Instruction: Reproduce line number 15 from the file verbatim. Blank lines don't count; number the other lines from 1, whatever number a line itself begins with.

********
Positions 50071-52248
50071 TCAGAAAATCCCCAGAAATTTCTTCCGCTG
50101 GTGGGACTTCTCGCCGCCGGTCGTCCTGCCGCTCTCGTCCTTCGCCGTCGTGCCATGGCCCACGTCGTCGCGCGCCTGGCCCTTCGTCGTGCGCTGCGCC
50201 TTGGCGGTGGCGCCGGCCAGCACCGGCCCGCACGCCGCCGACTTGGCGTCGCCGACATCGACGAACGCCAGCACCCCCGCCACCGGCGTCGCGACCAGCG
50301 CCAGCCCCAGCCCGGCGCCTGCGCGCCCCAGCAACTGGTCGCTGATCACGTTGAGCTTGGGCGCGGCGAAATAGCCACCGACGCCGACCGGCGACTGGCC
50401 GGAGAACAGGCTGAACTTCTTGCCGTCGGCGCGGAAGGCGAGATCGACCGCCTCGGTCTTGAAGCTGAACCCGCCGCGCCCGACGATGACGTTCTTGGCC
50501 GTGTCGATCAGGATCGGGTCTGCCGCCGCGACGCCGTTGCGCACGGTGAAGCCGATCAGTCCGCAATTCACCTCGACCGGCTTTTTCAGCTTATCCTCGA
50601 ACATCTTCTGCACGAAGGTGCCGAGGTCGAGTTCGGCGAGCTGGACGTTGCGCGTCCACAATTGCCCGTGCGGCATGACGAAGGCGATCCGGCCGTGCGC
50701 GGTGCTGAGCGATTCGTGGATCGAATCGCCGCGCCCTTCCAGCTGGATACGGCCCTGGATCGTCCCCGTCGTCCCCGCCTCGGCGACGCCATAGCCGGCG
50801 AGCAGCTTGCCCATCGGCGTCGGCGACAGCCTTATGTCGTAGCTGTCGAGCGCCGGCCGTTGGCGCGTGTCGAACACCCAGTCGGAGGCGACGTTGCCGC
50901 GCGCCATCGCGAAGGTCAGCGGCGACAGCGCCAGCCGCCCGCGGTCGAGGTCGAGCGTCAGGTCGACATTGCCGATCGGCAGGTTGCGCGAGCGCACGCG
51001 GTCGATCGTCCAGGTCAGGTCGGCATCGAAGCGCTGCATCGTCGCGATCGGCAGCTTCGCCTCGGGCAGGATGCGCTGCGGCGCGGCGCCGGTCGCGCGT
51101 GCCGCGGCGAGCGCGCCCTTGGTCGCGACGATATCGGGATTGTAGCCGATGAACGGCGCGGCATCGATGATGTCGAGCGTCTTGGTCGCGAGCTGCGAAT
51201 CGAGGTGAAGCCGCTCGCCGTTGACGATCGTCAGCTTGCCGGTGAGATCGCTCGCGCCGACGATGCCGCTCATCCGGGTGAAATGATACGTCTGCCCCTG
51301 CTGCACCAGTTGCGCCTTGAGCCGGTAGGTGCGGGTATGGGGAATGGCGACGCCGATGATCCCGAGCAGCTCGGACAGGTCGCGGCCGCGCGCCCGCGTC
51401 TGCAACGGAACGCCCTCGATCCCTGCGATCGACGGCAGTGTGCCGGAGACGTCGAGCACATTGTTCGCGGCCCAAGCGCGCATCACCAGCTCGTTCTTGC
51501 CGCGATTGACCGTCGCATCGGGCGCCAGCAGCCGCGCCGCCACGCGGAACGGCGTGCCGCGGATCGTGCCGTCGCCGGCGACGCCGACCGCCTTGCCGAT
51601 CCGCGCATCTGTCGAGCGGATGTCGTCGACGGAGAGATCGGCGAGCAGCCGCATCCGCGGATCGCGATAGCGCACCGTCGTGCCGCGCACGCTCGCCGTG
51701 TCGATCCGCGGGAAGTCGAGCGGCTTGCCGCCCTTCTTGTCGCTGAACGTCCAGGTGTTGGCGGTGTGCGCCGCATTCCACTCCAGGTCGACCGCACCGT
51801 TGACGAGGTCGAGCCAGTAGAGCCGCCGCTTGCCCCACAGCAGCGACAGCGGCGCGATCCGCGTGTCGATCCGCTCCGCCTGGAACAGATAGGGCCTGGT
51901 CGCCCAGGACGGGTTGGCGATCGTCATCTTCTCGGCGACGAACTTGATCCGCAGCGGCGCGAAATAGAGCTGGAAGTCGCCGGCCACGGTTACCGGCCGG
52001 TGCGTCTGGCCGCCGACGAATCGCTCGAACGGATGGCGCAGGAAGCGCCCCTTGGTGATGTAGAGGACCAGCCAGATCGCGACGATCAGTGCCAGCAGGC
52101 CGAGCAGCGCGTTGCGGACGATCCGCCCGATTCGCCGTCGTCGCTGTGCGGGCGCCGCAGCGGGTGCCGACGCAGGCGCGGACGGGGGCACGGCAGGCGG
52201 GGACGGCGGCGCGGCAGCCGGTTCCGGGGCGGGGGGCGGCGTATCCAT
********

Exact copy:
51301 CTGCACCAGTTGCGCCTTGAGCCGGTAGGTGCGGGTATGGGGAATGGCGACGCCGATGATCCCGAGCAGCTCGGACAGGTCGCGGCCGCGCGCCCGCGTC